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Comparative endothelial cell response on topographically patterned titanium and silicon substrates with micrometer to sub-micrometer feature sizes.

Vandrangi P, Gott SC, Kozaka R, Rodgers VG, Rao MP - PLoS ONE (2014)

Bottom Line: These specific materials are chosen due to their relevance for implantable microdevice applications, while grating-based patterns are chosen for the potential they afford for inducing elongated and aligned cellular morphologies reminiscent of the native endothelium.Moreover, we show similar trending on patterned Si substrates, albeit to a lesser extent than on comparably patterned Ti substrates.Collectively, these results suggest promise for sub-micrometer topographic patterning in general, and sub-micrometer patterning of Ti specifically, as a means for enhancing endothelialization and neovascularisation for novel implantable microdevice applications.

View Article: PubMed Central - PubMed

Affiliation: Department of Mechanical Engineering, University of California Riverside, Riverside, California, United States of America; Department of Bioengineering, University of California Riverside, Riverside, California, United States of America.

ABSTRACT
In this work, we evaluate the in vitro response of endothelial cells (EC) to variation in precisely-defined, micrometer to sub-micrometer scale topography on two different substrate materials, titanium (Ti) and silicon (Si). Both substrates possess identically-patterned surfaces composed of microfabricated, groove-based gratings with groove widths ranging from 0.5 to 50 µm, grating pitch twice the groove width, and groove depth of 1.3 µm. These specific materials are chosen due to their relevance for implantable microdevice applications, while grating-based patterns are chosen for the potential they afford for inducing elongated and aligned cellular morphologies reminiscent of the native endothelium. Using EA926 cells, a human EC variant, we show significant improvement in cellular adhesion, proliferation, morphology, and function with decreasing feature size on patterned Ti substrates. Moreover, we show similar trending on patterned Si substrates, albeit to a lesser extent than on comparably patterned Ti substrates. Collectively, these results suggest promise for sub-micrometer topographic patterning in general, and sub-micrometer patterning of Ti specifically, as a means for enhancing endothelialization and neovascularisation for novel implantable microdevice applications.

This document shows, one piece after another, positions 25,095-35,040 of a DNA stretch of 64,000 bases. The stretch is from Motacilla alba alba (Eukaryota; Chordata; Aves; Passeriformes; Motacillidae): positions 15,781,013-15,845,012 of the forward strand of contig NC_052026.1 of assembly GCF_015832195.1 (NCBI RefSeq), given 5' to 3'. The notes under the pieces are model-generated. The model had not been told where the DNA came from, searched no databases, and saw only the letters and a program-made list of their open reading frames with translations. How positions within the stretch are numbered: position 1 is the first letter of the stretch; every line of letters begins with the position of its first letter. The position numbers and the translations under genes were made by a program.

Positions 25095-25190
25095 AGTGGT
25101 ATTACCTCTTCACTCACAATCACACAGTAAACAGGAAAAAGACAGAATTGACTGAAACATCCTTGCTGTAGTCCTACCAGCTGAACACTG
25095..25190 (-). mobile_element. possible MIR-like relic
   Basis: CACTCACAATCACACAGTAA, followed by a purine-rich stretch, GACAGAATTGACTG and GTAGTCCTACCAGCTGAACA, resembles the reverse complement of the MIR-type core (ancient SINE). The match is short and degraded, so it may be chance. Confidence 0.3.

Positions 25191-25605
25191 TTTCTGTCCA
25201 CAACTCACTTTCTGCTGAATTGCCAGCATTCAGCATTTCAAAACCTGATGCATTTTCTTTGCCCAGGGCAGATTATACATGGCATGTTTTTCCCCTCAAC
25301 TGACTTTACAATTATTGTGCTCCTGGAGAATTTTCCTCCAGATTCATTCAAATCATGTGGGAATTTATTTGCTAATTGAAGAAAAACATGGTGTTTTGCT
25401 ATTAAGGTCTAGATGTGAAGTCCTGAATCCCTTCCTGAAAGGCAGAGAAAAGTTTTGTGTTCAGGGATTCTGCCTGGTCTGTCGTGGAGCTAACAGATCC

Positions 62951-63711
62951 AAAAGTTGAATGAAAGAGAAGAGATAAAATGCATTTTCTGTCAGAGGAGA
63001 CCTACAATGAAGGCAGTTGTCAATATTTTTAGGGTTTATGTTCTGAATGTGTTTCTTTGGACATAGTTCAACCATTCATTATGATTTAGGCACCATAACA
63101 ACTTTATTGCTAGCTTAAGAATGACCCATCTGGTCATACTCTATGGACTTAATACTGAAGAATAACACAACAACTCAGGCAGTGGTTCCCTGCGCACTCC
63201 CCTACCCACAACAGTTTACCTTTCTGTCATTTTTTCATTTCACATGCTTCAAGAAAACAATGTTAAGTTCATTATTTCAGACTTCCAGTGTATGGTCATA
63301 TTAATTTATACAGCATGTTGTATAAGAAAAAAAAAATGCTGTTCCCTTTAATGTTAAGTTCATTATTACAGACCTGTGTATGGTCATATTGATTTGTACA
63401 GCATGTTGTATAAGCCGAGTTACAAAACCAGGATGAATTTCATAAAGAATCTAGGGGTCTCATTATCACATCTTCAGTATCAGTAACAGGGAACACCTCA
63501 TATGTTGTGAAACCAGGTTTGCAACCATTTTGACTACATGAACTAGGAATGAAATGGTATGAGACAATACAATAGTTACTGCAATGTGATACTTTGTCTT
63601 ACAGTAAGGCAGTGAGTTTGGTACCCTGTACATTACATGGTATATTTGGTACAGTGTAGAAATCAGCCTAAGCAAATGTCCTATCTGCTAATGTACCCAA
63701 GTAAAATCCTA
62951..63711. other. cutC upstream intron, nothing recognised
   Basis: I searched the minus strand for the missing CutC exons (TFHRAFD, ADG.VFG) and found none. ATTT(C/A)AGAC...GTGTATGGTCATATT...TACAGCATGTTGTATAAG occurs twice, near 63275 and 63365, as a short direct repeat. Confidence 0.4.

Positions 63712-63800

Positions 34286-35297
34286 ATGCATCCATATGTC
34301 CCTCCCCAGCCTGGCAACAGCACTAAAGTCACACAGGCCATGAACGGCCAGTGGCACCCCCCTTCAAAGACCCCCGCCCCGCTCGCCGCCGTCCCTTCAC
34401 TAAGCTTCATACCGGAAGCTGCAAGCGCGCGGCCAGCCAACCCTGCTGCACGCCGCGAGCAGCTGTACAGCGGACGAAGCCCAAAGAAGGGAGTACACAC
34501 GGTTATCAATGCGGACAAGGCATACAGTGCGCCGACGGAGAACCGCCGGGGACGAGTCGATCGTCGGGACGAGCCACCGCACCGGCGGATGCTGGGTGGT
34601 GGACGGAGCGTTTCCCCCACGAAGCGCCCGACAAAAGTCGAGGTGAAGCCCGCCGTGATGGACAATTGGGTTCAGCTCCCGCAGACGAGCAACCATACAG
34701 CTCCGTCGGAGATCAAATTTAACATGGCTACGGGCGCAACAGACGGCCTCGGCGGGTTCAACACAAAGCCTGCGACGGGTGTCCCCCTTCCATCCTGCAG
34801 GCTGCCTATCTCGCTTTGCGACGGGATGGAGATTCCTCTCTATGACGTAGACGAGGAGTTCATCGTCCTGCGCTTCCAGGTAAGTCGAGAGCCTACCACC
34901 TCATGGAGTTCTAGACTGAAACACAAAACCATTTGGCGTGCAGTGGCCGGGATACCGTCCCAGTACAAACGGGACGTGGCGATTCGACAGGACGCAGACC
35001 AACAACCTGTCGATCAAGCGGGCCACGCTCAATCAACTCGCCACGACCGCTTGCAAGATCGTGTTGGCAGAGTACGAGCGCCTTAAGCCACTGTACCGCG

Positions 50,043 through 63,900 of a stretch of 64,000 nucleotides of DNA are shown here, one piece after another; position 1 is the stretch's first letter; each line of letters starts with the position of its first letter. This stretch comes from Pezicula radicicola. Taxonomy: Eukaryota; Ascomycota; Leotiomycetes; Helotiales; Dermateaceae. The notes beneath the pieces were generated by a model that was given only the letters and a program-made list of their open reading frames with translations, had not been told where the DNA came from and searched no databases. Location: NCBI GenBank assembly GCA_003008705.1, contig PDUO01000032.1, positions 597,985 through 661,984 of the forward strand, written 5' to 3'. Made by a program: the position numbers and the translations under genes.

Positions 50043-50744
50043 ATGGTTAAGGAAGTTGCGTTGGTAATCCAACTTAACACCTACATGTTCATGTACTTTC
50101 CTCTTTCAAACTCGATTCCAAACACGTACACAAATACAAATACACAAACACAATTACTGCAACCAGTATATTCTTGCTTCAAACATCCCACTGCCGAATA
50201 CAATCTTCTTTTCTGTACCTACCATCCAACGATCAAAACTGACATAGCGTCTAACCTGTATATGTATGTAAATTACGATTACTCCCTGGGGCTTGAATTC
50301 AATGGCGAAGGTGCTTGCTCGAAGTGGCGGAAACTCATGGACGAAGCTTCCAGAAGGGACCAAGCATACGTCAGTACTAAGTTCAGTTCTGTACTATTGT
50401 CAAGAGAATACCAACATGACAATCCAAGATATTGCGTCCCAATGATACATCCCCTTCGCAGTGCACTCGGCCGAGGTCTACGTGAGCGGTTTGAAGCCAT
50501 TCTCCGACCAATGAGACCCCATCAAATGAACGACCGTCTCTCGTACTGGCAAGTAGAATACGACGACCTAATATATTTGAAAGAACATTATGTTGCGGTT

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Fabrication processes for the patterned Ti (left) and Si (right) substrates.Patterned Ti substrate fabrication: 1) SiO2 deposition by PECVD, followed by PR application; 2) Lithographic patterning via thermal NIL with patterned Si imprint master; 3) Pattern transfer to SiO2 by F-based dry etching; 4) PR removal and Ti DRIE etch; and 5) Final SiO2 removal by F-based dry etching. Patterned Si substrate fabrication: 1) PR application; 2) Lithographic exposure via projection lithography; 3) PR development and O2 plasma descum; and 4) F-based dry etching and PR removal.
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pone-0111465-g002: Fabrication processes for the patterned Ti (left) and Si (right) substrates.Patterned Ti substrate fabrication: 1) SiO2 deposition by PECVD, followed by PR application; 2) Lithographic patterning via thermal NIL with patterned Si imprint master; 3) Pattern transfer to SiO2 by F-based dry etching; 4) PR removal and Ti DRIE etch; and 5) Final SiO2 removal by F-based dry etching. Patterned Si substrate fabrication: 1) PR application; 2) Lithographic exposure via projection lithography; 3) PR development and O2 plasma descum; and 4) F-based dry etching and PR removal.

Mentions: Figure 2 outlines the fabrication processes for the patterned Ti and Si substrates. In both cases, polished substrates were first subjected to a standard solvent cleaning procedure consisting of sequential sonication in acetone and isopropanol, followed by rinsing in deionized (DI) water, and drying with N2 gas.